The problem with working out of a coffee shop is that you're working out of a coffee shop. Need to work in a real office, but only occasionally? Book short-term office space the same way you'd book an apartment on Airbnb. Even from your smartphone.
This is a little different than co-working, which is a fixed workspace shared among people with diverse jobs and skill sets. One of the attractions of co-working is that it gives freelancers, entrepreneurs, and start-up workers a chance to develop a community akin to that of a regular office, and to access the benefits of social and professional networking.
The "co-working meets Airbnb" model brings together those who need short-term office space with those who have excess office space. Everything is available by the hour or by the day -- from meeting rooms to boardrooms to private offices to a simple cubicle -- without signing any long-term contracts or making any other commitments. Use the space once a year or once a week.
The Airbnb model has been tremendously successful. According to Urbanland, "by 2020 more than 40 percent of the U.S. workforce -- about 60 million people -- will be freelancers, contractors, or temp workers."
Given that, the office space version of Airbnb seems equally promising. The convenience and wide selection is attractive to the modern mobile workforce. The attraction for the facility owner is better utilization of real estate. Technology platforms match demand with supply, much like the Uber ride-sharing app. What's in it for the matchmaker is a percentage of the rental fee.
Here's a look at four hot companies helping small businesses manage their real estate needs.
One of the leading innovators of this model is LiquidSpace, a venture partnered with the Marriott hotel chain. LiquidSpace, founded in 2011, offers workspaces on demand in more than 500 cities in the U.S., Australia, and Canada.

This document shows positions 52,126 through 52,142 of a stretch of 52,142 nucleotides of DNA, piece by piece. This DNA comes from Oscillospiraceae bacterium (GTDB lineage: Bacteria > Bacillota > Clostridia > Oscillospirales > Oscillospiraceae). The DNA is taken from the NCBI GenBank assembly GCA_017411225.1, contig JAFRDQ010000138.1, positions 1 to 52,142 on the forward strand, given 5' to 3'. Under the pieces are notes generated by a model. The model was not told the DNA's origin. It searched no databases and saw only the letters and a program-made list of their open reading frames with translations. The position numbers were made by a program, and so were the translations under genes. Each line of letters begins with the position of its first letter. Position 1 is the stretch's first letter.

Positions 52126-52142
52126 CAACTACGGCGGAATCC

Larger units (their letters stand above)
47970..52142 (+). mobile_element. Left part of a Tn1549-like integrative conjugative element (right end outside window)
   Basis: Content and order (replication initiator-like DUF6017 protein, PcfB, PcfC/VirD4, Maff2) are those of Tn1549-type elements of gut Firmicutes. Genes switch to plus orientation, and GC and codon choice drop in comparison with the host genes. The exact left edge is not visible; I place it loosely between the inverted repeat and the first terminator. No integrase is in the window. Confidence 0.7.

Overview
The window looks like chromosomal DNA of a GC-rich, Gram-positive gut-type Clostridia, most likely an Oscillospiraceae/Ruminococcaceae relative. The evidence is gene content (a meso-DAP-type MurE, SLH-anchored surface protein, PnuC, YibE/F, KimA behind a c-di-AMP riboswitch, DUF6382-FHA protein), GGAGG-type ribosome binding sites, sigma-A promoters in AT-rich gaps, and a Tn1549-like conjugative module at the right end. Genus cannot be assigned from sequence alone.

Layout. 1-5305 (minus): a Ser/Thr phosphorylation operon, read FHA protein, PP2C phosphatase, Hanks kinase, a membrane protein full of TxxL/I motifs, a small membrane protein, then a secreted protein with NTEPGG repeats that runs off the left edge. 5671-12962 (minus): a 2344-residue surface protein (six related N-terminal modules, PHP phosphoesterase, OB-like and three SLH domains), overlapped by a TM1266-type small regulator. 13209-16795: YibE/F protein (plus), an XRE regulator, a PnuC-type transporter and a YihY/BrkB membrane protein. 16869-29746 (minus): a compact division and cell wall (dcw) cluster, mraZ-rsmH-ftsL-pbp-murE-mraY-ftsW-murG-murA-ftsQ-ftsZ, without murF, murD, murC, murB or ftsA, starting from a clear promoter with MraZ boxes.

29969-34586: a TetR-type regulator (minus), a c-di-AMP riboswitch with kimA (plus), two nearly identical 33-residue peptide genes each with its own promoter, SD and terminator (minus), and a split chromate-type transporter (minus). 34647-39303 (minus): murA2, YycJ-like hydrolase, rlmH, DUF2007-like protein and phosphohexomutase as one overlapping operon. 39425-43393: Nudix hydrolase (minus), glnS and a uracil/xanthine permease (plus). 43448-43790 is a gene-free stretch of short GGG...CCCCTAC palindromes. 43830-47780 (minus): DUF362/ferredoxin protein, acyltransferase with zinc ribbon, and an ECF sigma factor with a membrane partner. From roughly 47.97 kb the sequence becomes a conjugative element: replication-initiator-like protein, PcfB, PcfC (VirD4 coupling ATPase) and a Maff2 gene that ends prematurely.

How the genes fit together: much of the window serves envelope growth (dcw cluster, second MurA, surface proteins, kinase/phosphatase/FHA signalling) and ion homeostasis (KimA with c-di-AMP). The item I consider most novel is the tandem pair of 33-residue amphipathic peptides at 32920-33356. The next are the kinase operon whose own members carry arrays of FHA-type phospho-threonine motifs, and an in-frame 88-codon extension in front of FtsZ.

While it originally focused on the needs of freelancers and start-up companies, companies such as AT&T and Accenture are using the LiquidSpace platform to book and allocate office space internally among workers who no longer have fixed offices or workstation assignments.
The LiquidSpace mobile app displays a map of where you are (or want to be) with pins marking available workspaces. Once you've identified where you need to work, select the type of space you need (e.g., conference room or cubicle), and see a descriptive list of available amenities (e.g., Wi-Fi, coffee/tea, projector), along with the hourly, half-day, or daily rates. There are user reviews and a five-star rating system.
Book the space, and check in and check out from your computer or smartphone. If you need to cancel, you can get a full refund if you do it within an hour of booking or at least 24 hours before the reservation start time.
As more companies move to the "hoteling" concept of allocating workspace among employees, the economics of renting out excess capacity become more attractive.
Flexible Office Space
And it's not just companies and hotels doing it, but also public libraries, co-working spaces, and even home offices. ShareDesk, for example, offers not only desks or offices, but also studio space from photographers and artists, and bands sharing their recording studios.
PivotDesk is a similar business that is now available in 29 major cities, according to the company's website. One of the things that makes PivotDesk special is their payment processing platform, which removes a lot of the painful paperwork involved with leasing office space.
One of the things that makes PeerSpace unique in the space-sharing business is their integration with business network LinkedIn. PeerSpace is a mobile app that let's people who have extra space list it at no cost; you are only charged a fee if and when the space rents.